It's like being a baseball fan raised in New York. If you like the Mets, you hate the Yankees. If you like the Yankees, you hate the Mets. Those who claim to root for both teams have no souls.

    We New Yorkers think we know rivalries. We have no clue. I've met people and walked out of the room upon learning of their Dukedom. And I grew up in New York. Those submersed in the epicenter of Carolina-Duke have far worse stories. Their feelings run deeper than Confederate flags, the secret to good moonshine and four-named first names.

    I'm sure families were torn apart and engagements broken off based on Carolina's 102-100 double-overtime drubbing of Duke on Feb. 2, 1995, at Cameron Indoor Stadium.

    That was the year of Jerry Stackhouse, Rasheed Wallace, Donald "The Duck" Williams and Jeff McInnis. Duke countered with the ugly Jeff Capel.

    There are dozens more. I simply can't go through them all without missing one and thereby insulting the likes of Kevin Salvadori, Pat Sullivan, Shammond Williams, Jeff Lebo or Brad Dougherty. But a few quick highlights of the most blood-thirsty rivalry in the game:

  • Vince Carter's missed dunk -- Easy Ed Cota threw a ball off the backboard during a fast break. Vince jumped from South Carolina, caught the ball in mid-air and threw down what Stuart Scott referred to as "the greatest missed dunk of all-time." The ball clanged off the back of the rim and went back near half-court. If memory serves, UNC won by at least 50 points.


  • That famous Zwikker-to-Calabria combo -- On Jan. 31, 1996, Serge Zwikker missed a shot near the end of game (Dookies claim Greg Newton blocked it, but even video can be manipulated). Dante Calabria, perhaps the best Italian athlete not named Joe DiMaggo, Roberto Baggio, Alberto Tomba or Paolo Maldini, tips it in for the 73-72 win. Another Duke defeat. Oh so pretty.


  • Christian Laettner's 5-6 career record vs. UNC -- Some things just sound nice.


  • Dean Smith -- He may look and sound like Buddy Hackett, but the man can coach.


  • Grant Hill's flattop -- OK, so there is one redeeming quality about Duke. That thing rivaled 1989 Big Daddy Kane.


  • In fairness, I must admit two things:

    1) UNC has had a few off-years of late, mostly because of Matt Doherty. (But he did recruit Sean May, Raymond Felton and Rashad McCants. Thanks, Matt, the pride of East Meadow!)

    2) Coach K deserves props. The man knows what he's doing and he built the program into a national power. (But he pronounces his name Sha-sheff-ski, yet it's spelled Krzyzewski. Seems kind of silly to me.)

    Now, on to Wednesday night's game.

    UNC will manhandle Duke. The Tar Heels will maul the Blue Devils. The bloodbath begins at 9 p.m. Editor friend LaRonda, a misguided soul/Duke fan and alum, has promised "fighting [is] imminent" when the game is on and we both have to watch it in the office. I've vowed peace. I'm probably lying, but I'm not sure yet.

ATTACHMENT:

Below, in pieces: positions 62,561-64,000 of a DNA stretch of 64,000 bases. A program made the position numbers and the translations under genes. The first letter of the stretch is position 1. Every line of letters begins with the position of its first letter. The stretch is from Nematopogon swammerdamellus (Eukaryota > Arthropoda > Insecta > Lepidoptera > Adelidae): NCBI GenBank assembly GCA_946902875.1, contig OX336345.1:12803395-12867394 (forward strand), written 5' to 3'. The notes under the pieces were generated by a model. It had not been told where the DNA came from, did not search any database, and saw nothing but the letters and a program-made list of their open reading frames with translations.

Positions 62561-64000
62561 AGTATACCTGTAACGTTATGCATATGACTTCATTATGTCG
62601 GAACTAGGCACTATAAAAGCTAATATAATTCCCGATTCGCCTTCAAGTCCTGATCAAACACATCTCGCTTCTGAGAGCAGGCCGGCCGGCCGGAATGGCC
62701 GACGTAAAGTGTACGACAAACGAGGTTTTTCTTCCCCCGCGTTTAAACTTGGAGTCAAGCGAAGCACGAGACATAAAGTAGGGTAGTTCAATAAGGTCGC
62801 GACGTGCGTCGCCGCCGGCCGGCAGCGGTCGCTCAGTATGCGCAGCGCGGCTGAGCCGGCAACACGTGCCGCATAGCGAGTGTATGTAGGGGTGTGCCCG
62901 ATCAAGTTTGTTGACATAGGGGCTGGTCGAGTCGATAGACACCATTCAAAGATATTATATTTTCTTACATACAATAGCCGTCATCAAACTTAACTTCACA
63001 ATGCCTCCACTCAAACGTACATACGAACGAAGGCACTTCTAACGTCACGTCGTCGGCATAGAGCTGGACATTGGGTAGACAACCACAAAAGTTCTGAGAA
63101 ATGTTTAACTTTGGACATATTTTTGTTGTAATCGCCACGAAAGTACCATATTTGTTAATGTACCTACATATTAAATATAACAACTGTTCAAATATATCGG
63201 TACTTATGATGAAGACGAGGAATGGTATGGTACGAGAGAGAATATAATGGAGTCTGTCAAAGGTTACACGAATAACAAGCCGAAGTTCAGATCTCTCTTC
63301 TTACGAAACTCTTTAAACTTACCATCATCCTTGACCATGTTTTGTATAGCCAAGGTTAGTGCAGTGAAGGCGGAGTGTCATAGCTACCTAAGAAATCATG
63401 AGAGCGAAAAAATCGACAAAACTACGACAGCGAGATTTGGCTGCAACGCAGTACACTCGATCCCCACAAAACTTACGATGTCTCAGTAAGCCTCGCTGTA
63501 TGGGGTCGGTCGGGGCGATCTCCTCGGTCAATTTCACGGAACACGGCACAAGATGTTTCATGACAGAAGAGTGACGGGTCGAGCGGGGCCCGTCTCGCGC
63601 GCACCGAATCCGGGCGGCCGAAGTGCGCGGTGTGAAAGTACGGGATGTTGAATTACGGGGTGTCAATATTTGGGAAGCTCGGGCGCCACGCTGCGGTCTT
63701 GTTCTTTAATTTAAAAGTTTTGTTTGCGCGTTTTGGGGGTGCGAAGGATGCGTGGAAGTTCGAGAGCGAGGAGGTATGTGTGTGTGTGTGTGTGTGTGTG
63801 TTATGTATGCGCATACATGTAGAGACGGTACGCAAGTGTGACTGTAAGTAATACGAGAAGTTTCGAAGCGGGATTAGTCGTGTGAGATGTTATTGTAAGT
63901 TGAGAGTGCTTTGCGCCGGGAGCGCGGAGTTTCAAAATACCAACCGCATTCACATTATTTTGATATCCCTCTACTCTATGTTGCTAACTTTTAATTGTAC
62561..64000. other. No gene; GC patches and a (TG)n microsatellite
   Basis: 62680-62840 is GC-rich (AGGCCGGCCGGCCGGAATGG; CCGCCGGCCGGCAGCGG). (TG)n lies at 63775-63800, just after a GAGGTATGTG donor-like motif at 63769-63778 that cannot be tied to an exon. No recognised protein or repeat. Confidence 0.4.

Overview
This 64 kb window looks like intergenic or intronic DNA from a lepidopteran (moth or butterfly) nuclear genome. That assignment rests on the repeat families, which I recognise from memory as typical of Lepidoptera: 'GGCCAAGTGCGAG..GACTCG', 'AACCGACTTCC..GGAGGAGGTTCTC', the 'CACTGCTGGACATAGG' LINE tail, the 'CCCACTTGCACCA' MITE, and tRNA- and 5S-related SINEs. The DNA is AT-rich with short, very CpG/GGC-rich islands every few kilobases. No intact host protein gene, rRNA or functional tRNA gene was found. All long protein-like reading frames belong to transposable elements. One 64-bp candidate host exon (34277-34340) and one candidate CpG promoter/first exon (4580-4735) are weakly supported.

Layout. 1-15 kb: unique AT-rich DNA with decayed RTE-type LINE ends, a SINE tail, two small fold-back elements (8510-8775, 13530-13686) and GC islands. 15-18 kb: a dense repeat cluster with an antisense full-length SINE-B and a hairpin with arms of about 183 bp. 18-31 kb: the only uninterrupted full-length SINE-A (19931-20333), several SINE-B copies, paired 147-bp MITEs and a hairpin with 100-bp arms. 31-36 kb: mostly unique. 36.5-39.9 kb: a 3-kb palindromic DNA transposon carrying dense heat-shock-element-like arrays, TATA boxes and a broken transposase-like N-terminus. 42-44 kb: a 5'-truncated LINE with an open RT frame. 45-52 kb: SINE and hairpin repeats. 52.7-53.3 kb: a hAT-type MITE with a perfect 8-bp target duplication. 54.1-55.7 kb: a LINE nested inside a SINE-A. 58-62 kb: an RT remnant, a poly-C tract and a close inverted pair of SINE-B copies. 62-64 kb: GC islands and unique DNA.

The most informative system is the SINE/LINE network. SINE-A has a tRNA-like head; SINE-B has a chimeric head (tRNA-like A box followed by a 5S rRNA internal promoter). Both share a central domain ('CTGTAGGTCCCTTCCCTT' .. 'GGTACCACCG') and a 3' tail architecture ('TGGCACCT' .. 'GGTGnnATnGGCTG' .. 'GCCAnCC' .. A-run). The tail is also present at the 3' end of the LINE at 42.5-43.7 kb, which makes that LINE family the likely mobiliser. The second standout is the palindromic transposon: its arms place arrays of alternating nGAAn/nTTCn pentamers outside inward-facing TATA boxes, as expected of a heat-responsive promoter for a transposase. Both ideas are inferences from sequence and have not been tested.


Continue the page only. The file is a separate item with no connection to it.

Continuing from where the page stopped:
I'm considering buying TiVo so I can have a digital record of the massacre. Then, I'll print out screen captures from Jawad Williams hanging over Duke's Shelden Williams after his monster dunk gives the Heels an 81-60 lead with four minutes to play and decorate my little corner cubicle.

    J.J. Redick will score no more than six points. He might even be forced to transfer. Because no matter how good a shooter he is, when he takes a dump in his pants against the Heels on Wednesday night, he'll probably get beat up at the bar afterward.

    Around 11:15 p.m. or so, Doctor friend Christy will pick up her phone. She will be upset because I woke her up. She will be even more upset when I yell, "Go Heels!"

    Nothing's finer than when Duke loses to North Carolina!

    E-MAIL ME

    Monday, February 07, 2005

    Random Super Bowl Thoughts


    Being how I haven't watched a Super Bowl the way an American should in six years, I can only offer sporadic thoughts on the bits and pieces I saw on television and the news I inferred from going through the wires at work and producing 100 photos so you lovely readers would have a nice keepsake photo album to peruse on Monday.

    (Hot 97ish shameless plug alert! Hot 97ish shameless plug alert! Click here to see them.)

    * Helloooooooo Tails! Gotta love that. Winning the coin toss bet always makes for a good Super Bowl.

    * As predicted, Donovan McNabb tweaked. And his first pass was incomplete. Another victory for me!

    * Bill Belichick smiled. He even had a minor eruption of excitement. It's true. I have photos to prove it.

    * T.O. played a heck of a game. He should be commended for his desire to play in the biggest game of the season.

    * Paul McCartney is coming dangerously close to challenging HBO boxing analyst Larry Merchant for the undisputed title "Guy who should have retired 12 years ago but refuses to because he thinks he's still good at what he does and the people can't live without him." I'd pay $39.95 for that pay-per-view fight.